DS, 2, 3

simp., 1

RAA, contradiction on lines 4, 5

4. Premises: A&B; Conclusion: ¬(¬A ∨ ¬B)

1.

2.

3.

4.

5.

6

7.

A&B

¬A ∨ ¬B

A

¬¬A

¬B

B

¬(¬A ∨ ¬B)

Pr.

Assumption for RAA

simp., 1

DN, 3

DS, 2, 3

simp., 1

RAA, contradiction on lines 5, 6

15

Reasoning and Critical Thinking

5. Premises: A → B, C → D, ¬B&¬D; Conclusion: ¬(A ∨ C)

1.

2.

3.

4.

5.

6.

7.

8.

9.

10.

A→B

C→D

¬B&¬D

A∨C

¬B

¬A

C

D

¬D

¬(A ∨ C)

Pr.

Pr.

Pr.

Assumption for RAA

simp., 3

MT, 1, 5

DS, 4, 6

MP, 2, 7

simp., 3

RAA, contradiction on lines 8, 9

6. Premise: ¬(A ∨ B); Conclusion: ¬(A&B)

1.

2.

3.

4.

5

¬(A ∨ B)

A&B

A

A∨B

¬(A&B)

P r.

Assumption for RAA

simp., 2

weak, 3

RAA, contradiction on lines 1, 4

16

PHI 1101: Reasoning and Critical Thinking:

Course Notes Part 15:

Inductive and Causal Arguments (1)

P. Rusnock

Copyright c 2020 Paul Rusnock

I NDUCTIVE AND C AUSAL A RGUMENTS (1)

I NTRODUCTION

In valid deductive arguments, the truth of the premises guarantees the truth

of the conclusion. But many arguments are not like this, among them most of

those in which we draw conclusions from experience. The next two parts look

at three kinds of such non-deductive arguments, namely:

• Inductive generalizations: arguments in which our premises tell us about

a number of things of a certain kind and we draw a conclusion about a

larger number of things of that kind.

• Causal arguments, in which we draw a conclusion stating that one thing

or kind of thing causes another.

• Applications: Arguments in which a general claim is used to support a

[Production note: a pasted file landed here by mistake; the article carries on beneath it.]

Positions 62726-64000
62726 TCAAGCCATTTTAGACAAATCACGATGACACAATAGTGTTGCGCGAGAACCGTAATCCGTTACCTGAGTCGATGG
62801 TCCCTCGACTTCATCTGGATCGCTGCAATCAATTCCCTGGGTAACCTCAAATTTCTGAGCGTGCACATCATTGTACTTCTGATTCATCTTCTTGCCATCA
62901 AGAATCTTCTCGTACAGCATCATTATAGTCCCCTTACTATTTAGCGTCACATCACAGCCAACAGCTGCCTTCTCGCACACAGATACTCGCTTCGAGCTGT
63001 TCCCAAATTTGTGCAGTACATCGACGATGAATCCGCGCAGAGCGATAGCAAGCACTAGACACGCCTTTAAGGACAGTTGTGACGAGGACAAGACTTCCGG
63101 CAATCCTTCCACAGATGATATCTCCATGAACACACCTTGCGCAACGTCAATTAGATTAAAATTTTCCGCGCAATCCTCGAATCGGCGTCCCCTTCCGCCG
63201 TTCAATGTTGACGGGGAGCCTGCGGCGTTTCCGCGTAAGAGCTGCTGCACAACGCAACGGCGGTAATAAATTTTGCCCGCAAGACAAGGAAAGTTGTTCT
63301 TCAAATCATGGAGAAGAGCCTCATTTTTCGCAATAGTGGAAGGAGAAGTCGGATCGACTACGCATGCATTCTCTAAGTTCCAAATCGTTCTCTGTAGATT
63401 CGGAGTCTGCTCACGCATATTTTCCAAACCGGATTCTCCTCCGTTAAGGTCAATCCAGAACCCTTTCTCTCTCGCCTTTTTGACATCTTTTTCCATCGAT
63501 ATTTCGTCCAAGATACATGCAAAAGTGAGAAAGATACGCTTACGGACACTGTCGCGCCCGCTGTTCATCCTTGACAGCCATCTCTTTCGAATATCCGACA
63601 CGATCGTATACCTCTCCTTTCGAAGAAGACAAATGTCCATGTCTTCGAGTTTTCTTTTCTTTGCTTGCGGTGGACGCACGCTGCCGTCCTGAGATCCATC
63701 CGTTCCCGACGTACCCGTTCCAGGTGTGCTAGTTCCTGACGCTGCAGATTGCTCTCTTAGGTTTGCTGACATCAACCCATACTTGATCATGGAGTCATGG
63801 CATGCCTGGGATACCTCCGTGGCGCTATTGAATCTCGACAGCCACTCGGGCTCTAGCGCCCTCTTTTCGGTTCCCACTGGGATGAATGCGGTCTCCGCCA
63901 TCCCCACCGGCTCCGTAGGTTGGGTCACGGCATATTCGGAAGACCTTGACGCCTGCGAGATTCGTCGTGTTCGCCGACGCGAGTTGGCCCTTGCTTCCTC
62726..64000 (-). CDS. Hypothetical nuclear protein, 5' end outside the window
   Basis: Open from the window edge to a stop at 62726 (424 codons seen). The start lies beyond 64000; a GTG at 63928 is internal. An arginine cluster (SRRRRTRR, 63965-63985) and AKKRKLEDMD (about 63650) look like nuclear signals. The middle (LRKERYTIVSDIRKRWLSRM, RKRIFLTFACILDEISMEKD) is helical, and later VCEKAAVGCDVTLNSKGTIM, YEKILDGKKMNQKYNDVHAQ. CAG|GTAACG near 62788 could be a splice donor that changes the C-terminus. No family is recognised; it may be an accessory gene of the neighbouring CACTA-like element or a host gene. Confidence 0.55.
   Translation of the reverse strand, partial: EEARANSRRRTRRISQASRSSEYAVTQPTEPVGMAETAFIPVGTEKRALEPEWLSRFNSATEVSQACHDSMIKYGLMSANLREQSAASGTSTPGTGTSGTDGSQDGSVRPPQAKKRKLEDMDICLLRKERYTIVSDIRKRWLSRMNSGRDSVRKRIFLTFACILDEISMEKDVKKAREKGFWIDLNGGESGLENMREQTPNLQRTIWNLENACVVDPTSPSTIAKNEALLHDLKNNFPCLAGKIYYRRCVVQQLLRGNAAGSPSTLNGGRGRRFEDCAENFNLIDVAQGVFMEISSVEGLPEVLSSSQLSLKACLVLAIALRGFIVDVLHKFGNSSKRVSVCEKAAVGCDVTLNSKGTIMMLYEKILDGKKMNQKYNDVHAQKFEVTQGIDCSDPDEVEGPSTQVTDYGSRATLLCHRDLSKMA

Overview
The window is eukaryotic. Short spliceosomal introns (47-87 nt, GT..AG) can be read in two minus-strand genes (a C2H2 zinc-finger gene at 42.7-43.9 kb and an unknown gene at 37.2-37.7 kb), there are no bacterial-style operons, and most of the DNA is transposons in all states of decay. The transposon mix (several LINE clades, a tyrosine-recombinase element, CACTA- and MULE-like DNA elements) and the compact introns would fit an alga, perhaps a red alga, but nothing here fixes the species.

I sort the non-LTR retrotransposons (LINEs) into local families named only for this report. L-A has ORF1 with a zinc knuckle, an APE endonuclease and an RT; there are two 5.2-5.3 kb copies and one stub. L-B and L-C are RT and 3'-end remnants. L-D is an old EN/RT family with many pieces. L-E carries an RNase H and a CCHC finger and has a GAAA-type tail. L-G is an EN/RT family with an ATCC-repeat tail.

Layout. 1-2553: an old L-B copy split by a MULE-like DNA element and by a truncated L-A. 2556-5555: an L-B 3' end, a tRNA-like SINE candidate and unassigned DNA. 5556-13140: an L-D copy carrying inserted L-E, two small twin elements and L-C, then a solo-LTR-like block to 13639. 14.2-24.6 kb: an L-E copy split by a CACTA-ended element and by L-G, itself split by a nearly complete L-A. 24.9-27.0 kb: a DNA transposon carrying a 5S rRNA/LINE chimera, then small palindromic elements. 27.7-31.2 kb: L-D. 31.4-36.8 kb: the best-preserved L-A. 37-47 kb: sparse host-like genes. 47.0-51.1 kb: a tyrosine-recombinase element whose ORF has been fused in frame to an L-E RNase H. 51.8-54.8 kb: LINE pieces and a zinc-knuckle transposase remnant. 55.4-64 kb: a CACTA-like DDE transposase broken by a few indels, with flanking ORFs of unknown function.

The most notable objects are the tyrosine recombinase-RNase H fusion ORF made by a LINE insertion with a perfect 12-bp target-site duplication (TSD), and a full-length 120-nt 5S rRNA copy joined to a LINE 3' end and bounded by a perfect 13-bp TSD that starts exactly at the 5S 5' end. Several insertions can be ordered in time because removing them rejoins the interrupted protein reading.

conclusion about a particular thing or things of a certain kind.

Here are some examples of arguments of these kinds:

• Inductive generalization: A recent poll of residents of Toronto indicates that

only 30% of those surveyed believe that the Mayor should resign. So the

majority of Torontonians do not think that the Mayor should resign.

• Causal argument: In communities where Fluoride is added to the municipal water supply, the rate of dental cavities is lower than in communities where Fluoride is not added. Also, in communities where Fluoride

is added to the water supply, we find a higher rate of cavities in families

who drink bottled water, which does not contain added Fluoride. Finally,

studies have found a strong positive correlation between the presence of

Fluoride in saliva and the rate at which tooth enamel remineralizes, and

the latter has been associated with a lower incidence of cavities. So there

is some reason to believe that Fluoride prevents cavities.

• Application: On average, Canadian women live longer than Canadian

men. Alice and Ralph, a Canadian woman and and a Canadian man,

respectively, are the same age. So Ralph will likely die before Alice does.

In this part, we’ll take a closer look at inductive generalizations. The next part

will deal with causal arguments and applications.

3

Reasoning and Critical Thinking

I NDUCTIVE

GENERALIZATIONS

Many inductive generalizations belong to the following form:

x% of things of kind A observed so far have had property P.

So approximately x% of all things of kind A have property P.

Here, based upon what we find in a number of observed cases, we draw a conclusion covering all cases, whether we have observed them or not. When, for

example, we conclude that all (i.e., 100% of) crows are black because all the

ones we have seen so far have been black, we make an inference of this sort.

The observed cases are usually called the sample, while the collection of

things spoken of in the conclusion is called the population. In an inductive generalization, then, we draw a conclusion about a population based on information concerning a sample.

A little reflection should suffice to convince you that we constantly rely on

inductive generalizations. Most of our knowledge about the general features

of nature, for example, is derived by means of such arguments. We know that